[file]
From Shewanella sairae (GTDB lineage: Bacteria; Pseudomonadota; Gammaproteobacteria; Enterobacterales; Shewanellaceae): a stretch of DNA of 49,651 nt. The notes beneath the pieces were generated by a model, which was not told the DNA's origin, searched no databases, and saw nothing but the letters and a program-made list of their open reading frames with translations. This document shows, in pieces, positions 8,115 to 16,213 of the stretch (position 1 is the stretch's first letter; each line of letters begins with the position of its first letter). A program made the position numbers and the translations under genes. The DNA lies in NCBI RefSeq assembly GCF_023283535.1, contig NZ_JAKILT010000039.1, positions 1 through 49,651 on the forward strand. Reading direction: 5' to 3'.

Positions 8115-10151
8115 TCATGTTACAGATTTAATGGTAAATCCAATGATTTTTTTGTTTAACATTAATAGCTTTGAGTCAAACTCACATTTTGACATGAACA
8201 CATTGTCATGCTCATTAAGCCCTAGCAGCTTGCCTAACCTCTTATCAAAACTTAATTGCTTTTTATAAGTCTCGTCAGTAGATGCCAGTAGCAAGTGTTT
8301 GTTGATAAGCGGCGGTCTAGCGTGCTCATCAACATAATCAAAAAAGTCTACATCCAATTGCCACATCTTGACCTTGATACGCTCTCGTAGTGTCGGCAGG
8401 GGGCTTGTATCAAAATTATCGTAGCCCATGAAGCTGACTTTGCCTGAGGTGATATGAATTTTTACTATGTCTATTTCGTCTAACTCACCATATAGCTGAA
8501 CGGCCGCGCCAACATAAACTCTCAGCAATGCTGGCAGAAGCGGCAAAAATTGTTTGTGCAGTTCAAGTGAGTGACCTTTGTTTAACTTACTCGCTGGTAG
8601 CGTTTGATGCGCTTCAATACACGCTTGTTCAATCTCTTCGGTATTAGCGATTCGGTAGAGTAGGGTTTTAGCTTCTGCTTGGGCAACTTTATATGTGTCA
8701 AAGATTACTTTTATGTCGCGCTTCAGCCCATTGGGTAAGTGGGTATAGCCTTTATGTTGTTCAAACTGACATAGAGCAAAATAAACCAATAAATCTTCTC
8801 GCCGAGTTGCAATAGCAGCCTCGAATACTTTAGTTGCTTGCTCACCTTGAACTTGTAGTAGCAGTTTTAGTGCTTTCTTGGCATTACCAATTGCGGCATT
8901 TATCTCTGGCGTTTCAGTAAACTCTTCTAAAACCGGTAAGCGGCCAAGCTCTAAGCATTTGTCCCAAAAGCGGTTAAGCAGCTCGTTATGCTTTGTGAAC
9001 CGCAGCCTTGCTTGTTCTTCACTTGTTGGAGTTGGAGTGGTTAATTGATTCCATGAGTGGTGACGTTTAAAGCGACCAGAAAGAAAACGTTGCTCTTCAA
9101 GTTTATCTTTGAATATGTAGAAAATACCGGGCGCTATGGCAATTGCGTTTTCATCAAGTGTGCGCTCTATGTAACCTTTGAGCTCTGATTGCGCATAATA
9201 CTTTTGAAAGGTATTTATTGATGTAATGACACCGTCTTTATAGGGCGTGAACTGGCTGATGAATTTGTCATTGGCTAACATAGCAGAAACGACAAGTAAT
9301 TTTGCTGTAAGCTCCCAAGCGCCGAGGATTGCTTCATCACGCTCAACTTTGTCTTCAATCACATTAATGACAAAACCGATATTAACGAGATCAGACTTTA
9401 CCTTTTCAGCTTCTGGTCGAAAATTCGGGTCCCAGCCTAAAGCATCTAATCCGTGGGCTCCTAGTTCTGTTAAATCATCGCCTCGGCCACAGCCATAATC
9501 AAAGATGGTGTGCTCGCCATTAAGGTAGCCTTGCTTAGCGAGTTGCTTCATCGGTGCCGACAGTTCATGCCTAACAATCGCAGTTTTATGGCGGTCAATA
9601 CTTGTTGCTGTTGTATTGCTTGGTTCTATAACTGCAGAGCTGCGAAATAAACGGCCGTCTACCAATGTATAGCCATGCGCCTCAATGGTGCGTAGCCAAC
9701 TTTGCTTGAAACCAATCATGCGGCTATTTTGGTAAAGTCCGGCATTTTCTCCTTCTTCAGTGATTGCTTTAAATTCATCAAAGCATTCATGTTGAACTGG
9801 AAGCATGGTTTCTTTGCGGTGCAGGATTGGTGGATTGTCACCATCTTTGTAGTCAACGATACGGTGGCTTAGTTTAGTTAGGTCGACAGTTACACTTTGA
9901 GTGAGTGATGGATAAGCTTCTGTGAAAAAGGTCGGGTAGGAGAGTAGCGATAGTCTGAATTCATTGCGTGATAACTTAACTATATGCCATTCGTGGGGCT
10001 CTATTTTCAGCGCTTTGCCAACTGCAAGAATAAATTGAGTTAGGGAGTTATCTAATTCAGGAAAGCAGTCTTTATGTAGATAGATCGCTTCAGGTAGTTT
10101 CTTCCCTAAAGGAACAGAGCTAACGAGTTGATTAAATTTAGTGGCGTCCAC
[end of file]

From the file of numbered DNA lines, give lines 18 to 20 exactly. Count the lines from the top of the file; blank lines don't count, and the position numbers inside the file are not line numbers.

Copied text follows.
9601 CTTGTTGCTGTTGTATTGCTTGGTTCTATAACTGCAGAGCTGCGAAATAAACGGCCGTCTACCAATGTATAGCCATGCGCCTCAATGGTGCGTAGCCAAC
9701 TTTGCTTGAAACCAATCATGCGGCTATTTTGGTAAAGTCCGGCATTTTCTCCTTCTTCAGTGATTGCTTTAAATTCATCAAAGCATTCATGTTGAACTGG
9801 AAGCATGGTTTCTTTGCGGTGCAGGATTGGTGGATTGTCACCATCTTTGTAGTCAACGATACGGTGGCTTAGTTTAGTTAGGTCGACAGTTACACTTTGA